Geneva issues arrest warrant for former Kremlin official

Swiss prosecutors have intensified their investigations into alleged high-level Russian money laundering by issuing their first international arrest warrant against a former Kremlin official, Pavel Borodin (picture).

This content was published on January 27, 2000 - 15:34

Swiss prosecutors have intensified their investigations into alleged high-level Russian money laundering by issuing their first international arrest warrant against a former Kremlin official, Pavel Borodin (picture). They are expected to issue more arrest warrants in the "Mabetex" affair soon.

The Geneva investigating magistrate in charge of the case, Daniel Devaud, confirmed reports that Borodin, the head of Russia's presidential office until earlier this month, is wanted for questioning in Switzerland. He declined to give further details.

Mr Borodin, who controlled most of Russia's state property interests under former president Boris Yeltsin, has been linked to allegations of bribery by a Swiss construction firm, Mabetex. Russian prosecutors believe the Lugano-based company paid bribes to Russian officials to secure lucrative contracts to renovate the Kremlin and other state property. Borodin and Mabetex have denied the allegations.

The French newspaper, Le Monde, reported that Swiss investigators have found evidence that the Kremlin's renovation was financed by state funds as well as the proceeds from the privatisation of state oil companies. Some of that money is said to have been siphoned off and laundered through banks and companies in Switzerland.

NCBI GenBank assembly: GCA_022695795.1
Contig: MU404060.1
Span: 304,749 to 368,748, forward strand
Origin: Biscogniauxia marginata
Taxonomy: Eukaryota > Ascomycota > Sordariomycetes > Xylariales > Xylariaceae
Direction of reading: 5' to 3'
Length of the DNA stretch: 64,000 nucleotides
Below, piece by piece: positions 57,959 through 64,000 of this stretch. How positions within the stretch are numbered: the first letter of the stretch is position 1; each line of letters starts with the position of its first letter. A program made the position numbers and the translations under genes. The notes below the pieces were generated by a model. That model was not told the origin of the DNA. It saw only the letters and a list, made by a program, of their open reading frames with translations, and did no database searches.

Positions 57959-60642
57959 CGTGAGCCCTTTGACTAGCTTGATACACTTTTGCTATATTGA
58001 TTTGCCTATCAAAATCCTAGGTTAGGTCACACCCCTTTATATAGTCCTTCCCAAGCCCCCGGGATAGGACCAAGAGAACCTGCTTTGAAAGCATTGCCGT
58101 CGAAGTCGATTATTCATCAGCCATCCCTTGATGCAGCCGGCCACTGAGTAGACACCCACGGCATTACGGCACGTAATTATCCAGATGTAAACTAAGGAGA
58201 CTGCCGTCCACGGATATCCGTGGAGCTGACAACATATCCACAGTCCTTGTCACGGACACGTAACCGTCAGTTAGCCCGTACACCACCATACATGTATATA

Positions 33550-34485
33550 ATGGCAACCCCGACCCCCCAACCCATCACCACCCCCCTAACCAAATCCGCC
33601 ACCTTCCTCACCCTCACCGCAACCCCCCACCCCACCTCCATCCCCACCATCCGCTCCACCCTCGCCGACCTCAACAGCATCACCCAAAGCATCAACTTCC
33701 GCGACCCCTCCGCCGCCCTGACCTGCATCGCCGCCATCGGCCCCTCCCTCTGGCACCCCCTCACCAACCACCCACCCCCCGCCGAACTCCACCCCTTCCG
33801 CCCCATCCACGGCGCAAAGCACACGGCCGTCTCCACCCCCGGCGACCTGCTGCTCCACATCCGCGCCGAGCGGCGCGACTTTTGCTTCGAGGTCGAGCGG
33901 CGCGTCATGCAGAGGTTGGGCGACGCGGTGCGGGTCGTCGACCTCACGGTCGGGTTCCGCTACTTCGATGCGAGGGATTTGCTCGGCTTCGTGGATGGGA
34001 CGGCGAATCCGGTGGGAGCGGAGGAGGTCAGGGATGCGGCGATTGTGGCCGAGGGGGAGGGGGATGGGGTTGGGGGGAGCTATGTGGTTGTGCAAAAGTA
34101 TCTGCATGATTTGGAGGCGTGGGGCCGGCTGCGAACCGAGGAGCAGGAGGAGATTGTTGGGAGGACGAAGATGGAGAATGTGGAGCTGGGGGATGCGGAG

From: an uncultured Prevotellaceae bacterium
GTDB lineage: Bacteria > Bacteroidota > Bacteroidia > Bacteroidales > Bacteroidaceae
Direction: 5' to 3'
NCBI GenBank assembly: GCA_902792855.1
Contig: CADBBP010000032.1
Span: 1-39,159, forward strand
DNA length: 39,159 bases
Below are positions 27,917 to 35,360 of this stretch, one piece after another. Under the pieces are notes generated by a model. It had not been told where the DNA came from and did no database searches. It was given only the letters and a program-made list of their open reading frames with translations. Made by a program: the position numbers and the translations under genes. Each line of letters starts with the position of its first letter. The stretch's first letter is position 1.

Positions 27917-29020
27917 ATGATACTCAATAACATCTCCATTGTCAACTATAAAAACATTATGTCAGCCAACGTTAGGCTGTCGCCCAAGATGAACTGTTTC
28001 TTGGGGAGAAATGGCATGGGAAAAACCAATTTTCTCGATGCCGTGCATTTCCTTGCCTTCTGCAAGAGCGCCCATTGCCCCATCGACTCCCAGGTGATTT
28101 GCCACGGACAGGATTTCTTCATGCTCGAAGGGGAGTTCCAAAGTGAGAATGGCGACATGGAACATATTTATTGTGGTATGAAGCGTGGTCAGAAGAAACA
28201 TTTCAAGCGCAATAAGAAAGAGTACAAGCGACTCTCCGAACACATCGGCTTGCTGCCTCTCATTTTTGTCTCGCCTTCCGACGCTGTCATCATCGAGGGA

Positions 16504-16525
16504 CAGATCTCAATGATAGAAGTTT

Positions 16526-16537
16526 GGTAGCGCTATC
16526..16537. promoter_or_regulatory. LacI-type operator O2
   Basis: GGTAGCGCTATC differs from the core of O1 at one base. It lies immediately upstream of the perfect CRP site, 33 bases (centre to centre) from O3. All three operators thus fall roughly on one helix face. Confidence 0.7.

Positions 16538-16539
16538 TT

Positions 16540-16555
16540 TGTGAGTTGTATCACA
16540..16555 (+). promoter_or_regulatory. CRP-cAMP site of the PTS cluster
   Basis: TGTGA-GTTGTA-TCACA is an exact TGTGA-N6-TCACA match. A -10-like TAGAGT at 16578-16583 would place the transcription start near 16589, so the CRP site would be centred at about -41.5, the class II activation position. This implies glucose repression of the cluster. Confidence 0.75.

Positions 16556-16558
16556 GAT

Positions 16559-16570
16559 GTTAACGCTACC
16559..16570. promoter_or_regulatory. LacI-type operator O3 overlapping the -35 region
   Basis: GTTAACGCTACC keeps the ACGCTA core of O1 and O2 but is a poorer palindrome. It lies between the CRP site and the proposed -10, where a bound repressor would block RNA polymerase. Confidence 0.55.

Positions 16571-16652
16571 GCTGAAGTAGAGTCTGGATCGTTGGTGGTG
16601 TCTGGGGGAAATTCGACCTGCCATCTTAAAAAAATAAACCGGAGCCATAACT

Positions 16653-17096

The international arrest warrant against Borodin is understood to have been issued late last month, a few weeks before he was dismissed when Vladimir Putin took over as Russia's acting President. On Wednesday, Borodin regained some of his political power when he was appointed to a senior post in the council of the newly established Russia-Belarus union.

Devaud hinted that news of the warrant, which first emerged in Russia, was unwelcome. "It's not in our interest to have news of an arrest warrant revealed in the press if we want to arrest the person against whom it is issued," he said.

The Mabetex investigation in canton Ticino was triggered by a request for judicial assistance from prosecutors in Moscow one year ago. Since then it has widened to Geneva, where local prosecutors have set up a separate investigation into Borodin and a list of 23 other senior figures in Russian society, including former ministers. Newspaper reports also linked Mabetex to Swiss credit cards issued to members of Boris Yelstin's family, but this has not been confirmed by investigators.

Legal sources said their suspicions were initially aroused by complex transactions involving large amounts of money passing through Swiss bank accounts.

By Peter Capella

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